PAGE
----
Someone to watch over me


10 Jan 2006

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In the absence of hard facts a problem is just as easily downplayed as it is hyped: identity theft is a case in point. It was considered important enough to be one of the four main points of the recent Make IT Secure campaign, but the fact is that in Ireland we know something about its nature but little about its true extent.

Sean O’Connell, security consultant with CA in Ireland, has begun work on research that he hopes will contribute to raising awareness of the problem. At this early stage there’s little doubting the motivation for this type of crime. “It’s all about trying to steal money from an individual or steal the identity for another purpose such as applying for a loan or a mortgage,” he says.

A second aim of O’Connell’s research is that it may prompt some financial organisations to come forward with details on how widespread the problem is here. We know that in the US, for example, a 2004 survey by the Federal Trade Commission estimated that 27.3 million Americans had suffered some form of identity theft over the previous five years. Credit card providers are believed to lose up to US$5bn annually due to this form of fraud.

“The information’s not being published and so the consumer rights groups are not pushing banks to implement better security,” O’Connell asserts. “It’s a vicious circle.” Unlike US financial service providers that are obliged by law to disclose any security breaches, Irish banks are not compelled to do so, making it difficult to gauge the extent of the problem here.

The most recently available data available to O’Connell comes from the Irish Payment Services Organisation in 2002. Its report put the figure of €1m on the amount lost to ID theft in Ireland, equivalent to 9pc of total credit card fraud in the country at the time. According to O’Connell, there’s a lot of anecdotal evidence to suggest the sums involved are now far greater.

“Although there’s nothing specific in terms of statistics, the problem is bigger,” he said. “I can only imagine that it is up to multimillion amounts now,” O’Connell added. He cited as an example ongoing investigations by the Garda Bureau of Fraud Investigation into several cases, along with recent arrests of certain gangs, as well as the revelation that a fraudster was able to withdraw more than €20,000 from a Permanent TSB account using a falsified passport.

A related crime is to tamper with ATMs in order to steal card information and PIN codes. O’Connell says the technology to do this is very specialised and expensive, indicating that the returns from this type of fraud justify the investment for criminals.

The consequences aren’t pleasant: aside from coming to terms with a financial loss, O’Connell calculates that victims of identity theft can spend up to 300 hours trying — often with considerable difficulty — to clear their names with banks or credit agencies.

Aside from the unlucky victims, wider public awareness of the problem is another matter – according to research released for the Make IT Secure campaign (see story below), just 19pc of Irish internet users know what identity theft is. This is a problem, O’Connell believes. “In Ireland, a lot of people would not be aware of identity theft and would trust what they receive in email or through the post,” he points out.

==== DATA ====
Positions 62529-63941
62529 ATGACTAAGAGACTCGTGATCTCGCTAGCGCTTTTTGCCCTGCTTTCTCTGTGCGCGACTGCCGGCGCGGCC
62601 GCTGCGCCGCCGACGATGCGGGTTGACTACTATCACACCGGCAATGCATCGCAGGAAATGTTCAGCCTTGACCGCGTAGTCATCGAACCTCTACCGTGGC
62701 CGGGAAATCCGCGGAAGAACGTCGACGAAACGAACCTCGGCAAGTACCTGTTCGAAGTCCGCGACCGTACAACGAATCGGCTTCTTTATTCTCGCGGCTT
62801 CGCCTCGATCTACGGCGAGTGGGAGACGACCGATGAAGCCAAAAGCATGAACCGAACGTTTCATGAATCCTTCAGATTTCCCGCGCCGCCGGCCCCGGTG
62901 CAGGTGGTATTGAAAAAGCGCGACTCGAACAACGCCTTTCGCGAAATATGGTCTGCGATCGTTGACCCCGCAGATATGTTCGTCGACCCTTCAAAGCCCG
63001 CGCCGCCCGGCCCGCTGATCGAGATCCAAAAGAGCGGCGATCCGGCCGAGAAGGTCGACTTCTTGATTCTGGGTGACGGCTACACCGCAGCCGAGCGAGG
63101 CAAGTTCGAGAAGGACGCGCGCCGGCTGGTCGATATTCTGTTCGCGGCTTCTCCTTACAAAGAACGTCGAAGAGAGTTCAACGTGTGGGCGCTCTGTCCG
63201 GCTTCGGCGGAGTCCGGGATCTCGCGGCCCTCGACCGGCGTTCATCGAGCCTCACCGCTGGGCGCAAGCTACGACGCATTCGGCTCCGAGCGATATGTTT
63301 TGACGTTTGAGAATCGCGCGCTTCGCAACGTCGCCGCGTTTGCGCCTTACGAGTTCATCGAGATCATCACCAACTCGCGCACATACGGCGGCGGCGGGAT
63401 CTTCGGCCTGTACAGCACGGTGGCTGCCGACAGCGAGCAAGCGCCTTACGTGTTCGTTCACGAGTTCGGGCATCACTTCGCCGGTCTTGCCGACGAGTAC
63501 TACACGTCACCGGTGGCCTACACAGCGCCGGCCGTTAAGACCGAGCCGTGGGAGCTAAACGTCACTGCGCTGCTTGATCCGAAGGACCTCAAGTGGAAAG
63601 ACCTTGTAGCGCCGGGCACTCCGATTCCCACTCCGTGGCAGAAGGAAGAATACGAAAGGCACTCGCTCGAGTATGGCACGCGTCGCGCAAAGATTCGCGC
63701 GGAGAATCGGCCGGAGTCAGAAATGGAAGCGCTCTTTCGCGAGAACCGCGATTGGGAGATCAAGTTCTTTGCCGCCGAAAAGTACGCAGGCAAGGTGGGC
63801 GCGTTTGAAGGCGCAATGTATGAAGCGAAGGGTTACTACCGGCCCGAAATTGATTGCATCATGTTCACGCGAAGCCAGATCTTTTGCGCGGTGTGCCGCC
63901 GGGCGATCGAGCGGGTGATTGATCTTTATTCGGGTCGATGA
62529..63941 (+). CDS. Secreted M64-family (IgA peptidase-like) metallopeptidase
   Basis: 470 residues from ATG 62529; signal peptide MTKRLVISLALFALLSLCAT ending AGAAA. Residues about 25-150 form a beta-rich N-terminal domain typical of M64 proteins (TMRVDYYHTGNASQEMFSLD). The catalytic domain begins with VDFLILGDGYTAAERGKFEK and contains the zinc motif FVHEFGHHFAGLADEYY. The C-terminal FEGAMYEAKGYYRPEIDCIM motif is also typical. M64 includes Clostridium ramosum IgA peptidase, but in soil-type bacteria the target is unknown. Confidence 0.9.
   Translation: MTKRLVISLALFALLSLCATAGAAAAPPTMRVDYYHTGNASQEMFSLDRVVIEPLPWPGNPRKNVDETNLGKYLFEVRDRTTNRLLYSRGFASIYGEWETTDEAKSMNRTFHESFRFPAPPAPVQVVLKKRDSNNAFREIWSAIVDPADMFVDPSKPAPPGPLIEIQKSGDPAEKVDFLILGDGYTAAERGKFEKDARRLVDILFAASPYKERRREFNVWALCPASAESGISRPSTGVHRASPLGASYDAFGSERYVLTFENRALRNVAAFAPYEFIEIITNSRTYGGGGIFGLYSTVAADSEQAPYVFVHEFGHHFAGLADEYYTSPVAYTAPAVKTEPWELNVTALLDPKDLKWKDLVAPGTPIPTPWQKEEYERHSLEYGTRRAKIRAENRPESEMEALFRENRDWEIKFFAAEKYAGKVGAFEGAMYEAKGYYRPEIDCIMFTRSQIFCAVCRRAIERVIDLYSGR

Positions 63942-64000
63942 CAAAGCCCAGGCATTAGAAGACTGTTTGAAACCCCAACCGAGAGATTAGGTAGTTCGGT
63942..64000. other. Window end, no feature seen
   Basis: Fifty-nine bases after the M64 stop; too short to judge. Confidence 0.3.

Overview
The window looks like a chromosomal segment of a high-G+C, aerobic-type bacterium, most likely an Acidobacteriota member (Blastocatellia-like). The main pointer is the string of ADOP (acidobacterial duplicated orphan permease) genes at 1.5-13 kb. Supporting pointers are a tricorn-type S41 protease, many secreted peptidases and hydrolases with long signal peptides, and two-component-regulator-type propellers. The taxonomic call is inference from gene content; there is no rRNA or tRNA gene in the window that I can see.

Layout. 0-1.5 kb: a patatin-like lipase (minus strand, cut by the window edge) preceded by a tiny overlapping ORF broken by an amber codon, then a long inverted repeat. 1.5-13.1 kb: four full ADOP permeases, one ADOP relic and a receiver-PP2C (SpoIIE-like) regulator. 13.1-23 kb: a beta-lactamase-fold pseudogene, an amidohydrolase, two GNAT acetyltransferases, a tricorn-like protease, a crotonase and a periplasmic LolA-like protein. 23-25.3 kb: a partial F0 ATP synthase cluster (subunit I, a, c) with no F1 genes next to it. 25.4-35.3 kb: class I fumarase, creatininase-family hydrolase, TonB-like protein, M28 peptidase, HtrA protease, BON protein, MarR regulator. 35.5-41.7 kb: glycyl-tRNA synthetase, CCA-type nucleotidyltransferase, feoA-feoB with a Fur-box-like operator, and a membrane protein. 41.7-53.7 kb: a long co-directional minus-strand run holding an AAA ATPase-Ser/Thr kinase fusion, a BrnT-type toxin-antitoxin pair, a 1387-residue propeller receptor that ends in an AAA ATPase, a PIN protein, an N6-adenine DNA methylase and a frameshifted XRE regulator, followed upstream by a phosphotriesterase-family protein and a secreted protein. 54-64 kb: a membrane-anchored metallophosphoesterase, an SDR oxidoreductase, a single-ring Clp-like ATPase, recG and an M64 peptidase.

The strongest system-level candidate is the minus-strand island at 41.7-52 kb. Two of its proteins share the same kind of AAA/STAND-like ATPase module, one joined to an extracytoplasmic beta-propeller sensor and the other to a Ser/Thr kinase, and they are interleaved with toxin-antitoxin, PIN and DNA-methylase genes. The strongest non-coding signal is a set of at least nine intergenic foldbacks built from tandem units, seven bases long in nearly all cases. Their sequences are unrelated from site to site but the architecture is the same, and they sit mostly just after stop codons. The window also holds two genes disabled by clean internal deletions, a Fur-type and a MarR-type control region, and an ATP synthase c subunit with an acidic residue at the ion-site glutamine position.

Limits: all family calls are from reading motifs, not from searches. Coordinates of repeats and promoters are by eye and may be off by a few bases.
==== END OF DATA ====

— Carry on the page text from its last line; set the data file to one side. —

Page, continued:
According to O’Connell, criminals look for a range of different types of information, from the obvious such as credit, laser and ATM card numbers to telephone bills and bank account information. He points out that driving licence information is now easily obtained because many people leave this document in their cars because of the legal requirement to produce it if stopped by the gardaí.

Irish banks usually require a utility bill and a credible photo ID for applicants looking to open a new account, which in theory makes the process somewhat secure. However, O’Connell warns against easy assumptions. “All those documents are forgeable is you have enough time and know how to obtain that information,” he says. It’s not uncommon for people when moving house to forget to update service providers with their new address, so that bills may still arrive to their previous house. O’Connell says that there have been cases in the UK where people have had their identities stolen through ‘housesitting’.

In the meantime, individuals can take steps to prevent anything happening to them. People should never disclose personal information about themselves or their financial details by email, for example. O’Connell recommends that people use their own computers if buying or selling online, as it’s difficult to gauge the security of a PC in an open environment such as an internet cafe. Bank and credit card statements should be checked as soon as they arrive for any unusual transactions. These documents shouldn’t be carried around — although there’s evidence to suggest that many people do. A survey by CapitalOne found that more than five million UK citizens carry around their payslips with them, 3.5 million people their passports and three million people their bank statements.

“People are not aware of the implications. They think ‘It wouldn’t happen to me’,” O’Connell says, likening the current situation to the time when house alarms weren’t widely used. Now, as more people know of the problem, or perhaps have been burgled themselves, alarms are a standard feature in many homes. His assessment, however, is that things may get worse for some unfortunate or unwary people before things improve. “When [identity theft] starts to become more common, people will become more cagey and more aware,” he suggests.

By Gordon Smith